I like what Vado has done with the team and their plight. Beetle is more or less suffering from PTSD after his fight with Doomsday and doesn’t want to put the costume back on. He saw that no one cared that he was in a coma aside from his League friends. At the same time, so much of his life has been about being a hero he doesn’t know what else to do.

Ice might have quit but she still has a presence in the book in a sub-plot running through most of the issues. It sees her returning to her ice kingdom home and discovering that her younger brother Ewald has more or less taken over and plans on invading North America. Ice also gets a new costume and it looks good.

Booster eventually gets a new suit courtesy of Beetle. It’s an old Rocket Red suit with a few modifications. It allows Booster to be a hero again but the suit isn’t perfect and quits working on him a few times. It is also just a truly terrible design.

The second story is where this book comes to life. A pair of human looking aliens (Blake and Corbett) crash land in America. The Justice League responds and discovers that the two aliens are political prisoners running from a race of reptilian aliens. Wonder Woman offers them sanctuary. The problem is that President Clinton has already spoken to the Kerillians and promised to extradite the prisoners. He sends Captain Atom a team of soldiers with heavy duty fire power called the Peacekeepers to take Blake and Corbett away from the JSA. Diana refuses, leading to a fight scene and a political stand-off.

The story line is great because it has a few twists to it and is more than just your standard superhero comic. Diana is correct when she says that the Earth needs to create some kind of extradition law to handle cases like these and that they need to evaluate Blake and Corbett’s guilt or innocence before handing them over. I also appreciated that Wonder Woman and Captain Atom came to blows over what role the government should have over the Justice League and what the right thing to do is instead of it being an ego thing.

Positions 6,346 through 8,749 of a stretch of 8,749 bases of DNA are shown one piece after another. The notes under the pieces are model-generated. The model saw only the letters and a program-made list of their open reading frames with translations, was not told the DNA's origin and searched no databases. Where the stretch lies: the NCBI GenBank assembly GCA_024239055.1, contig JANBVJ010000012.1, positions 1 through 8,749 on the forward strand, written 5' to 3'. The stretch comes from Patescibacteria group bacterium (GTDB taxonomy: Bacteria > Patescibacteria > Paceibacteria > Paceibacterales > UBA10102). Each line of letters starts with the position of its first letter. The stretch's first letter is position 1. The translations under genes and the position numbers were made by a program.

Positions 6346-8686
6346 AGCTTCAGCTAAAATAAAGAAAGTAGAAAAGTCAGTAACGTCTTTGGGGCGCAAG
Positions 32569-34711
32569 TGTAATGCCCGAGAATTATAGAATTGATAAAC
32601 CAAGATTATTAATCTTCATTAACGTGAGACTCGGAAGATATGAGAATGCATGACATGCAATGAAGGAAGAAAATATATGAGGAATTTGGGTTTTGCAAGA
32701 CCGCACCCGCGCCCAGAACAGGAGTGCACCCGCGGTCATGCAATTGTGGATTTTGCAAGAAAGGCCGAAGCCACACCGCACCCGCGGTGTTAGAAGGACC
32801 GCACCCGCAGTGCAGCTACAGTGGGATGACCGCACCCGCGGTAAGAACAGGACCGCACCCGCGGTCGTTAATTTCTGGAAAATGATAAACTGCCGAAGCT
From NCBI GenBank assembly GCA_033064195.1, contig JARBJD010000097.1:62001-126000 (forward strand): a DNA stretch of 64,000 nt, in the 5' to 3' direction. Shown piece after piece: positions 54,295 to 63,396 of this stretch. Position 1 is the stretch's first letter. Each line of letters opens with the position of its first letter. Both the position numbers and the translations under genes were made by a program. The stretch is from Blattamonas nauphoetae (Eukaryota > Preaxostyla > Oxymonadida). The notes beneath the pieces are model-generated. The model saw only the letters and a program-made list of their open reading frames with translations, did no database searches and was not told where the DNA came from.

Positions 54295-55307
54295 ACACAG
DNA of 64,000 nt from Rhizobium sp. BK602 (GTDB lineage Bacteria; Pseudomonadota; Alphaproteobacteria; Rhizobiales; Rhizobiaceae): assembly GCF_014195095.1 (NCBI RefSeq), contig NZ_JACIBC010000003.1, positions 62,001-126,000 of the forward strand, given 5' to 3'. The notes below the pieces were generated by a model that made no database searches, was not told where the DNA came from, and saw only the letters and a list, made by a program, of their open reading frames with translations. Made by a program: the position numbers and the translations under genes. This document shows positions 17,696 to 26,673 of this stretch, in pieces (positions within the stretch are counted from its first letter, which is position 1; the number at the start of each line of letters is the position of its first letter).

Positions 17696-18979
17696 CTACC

The twist is that Blake and Corbett are actually villains who had planned to kill the Kerillian president and who attempt to rape Fire. It was a bold move to make the Justice League on the wrong side and harboring deadly fugitives but Diana says that her point about extradition still stands.

This leads into the next story line as it is revealed that Guy has actually been an evil clone this entire time, replaced by aliens who plan to conquer the universe with evil Lantern clones. The real Guy shows up, leading to a big fight between the real Guy, the JL, and the evil clone. These issues were well done and I was happy to have a reason for Guy acting so out of character. Apparently Vado did not know about this evil clone thing at first and the editors changed the dialogue he had given to Guy to make it fit with the plot without telling Vado. Unsurprisingly, he wasn’t happy about be kept in the dark or having his work changed, especially when fans started directing their ire at Guy’s personality change at him.

The last story in the trade (aside from a Bloodlines tie-in that I’ll review separately) sees the Ice sub-plot come to the fore. She has been imprisoned by her brother Ewald who has a mysterious and powerful benefactor helping him take over. The JLA finds out and rides to Ice’s rescue. Beetle even suits up, though he is still reluctant to do so. Fire also goes with the team despite not having her powers. Beetle provides her with some experimental weaponry.

Those last few issues are great, full of some well drawn action scenes and nice character moments. Ewald is a powerful threat, and he gives the League a run for their money. Ice does eventually bring him down, but declines to stay and rule. She wants to leave with the League and continue to help people.

The mysterious villain is seen saying that Ewald’s defeat is only temporary and that Earth’s fate has already been decided. Hopefully this is a plot that will be followed up on.

I highly recommend this trade, especially if you have read the two previous trades in this run. Vado does a fantastic job of picking up where Jurgens left off. He shows that he can handle the characters and come up with some fascinating plots. I love that he has the characters actually deal with the ramifications of the Doomsday battle. The villains are good (aside from the Extremists at the start) and provide a nice threat for the League. I think the roster has settled down nicely and this is a pretty good League. It may not have the heavy hitters but it works.

Bloodlines: Justice League America Annual – Only the Lucky Ones Die! By Loebs, LaRocque, Jones, and Stegbauer

Here we are introduced to New Blood Terrorsmith. Originally he was a regular guy named Jack who had a crappy life but blamed all his problems on other people. His bad luck continues when he is attacked by two Parasites, Lissik and Venev. He survives but changes and looks like a dime store vampire. He realizes he has the power to transform any one he touches into a monster, and uses the power to get revenge on, well, everyone.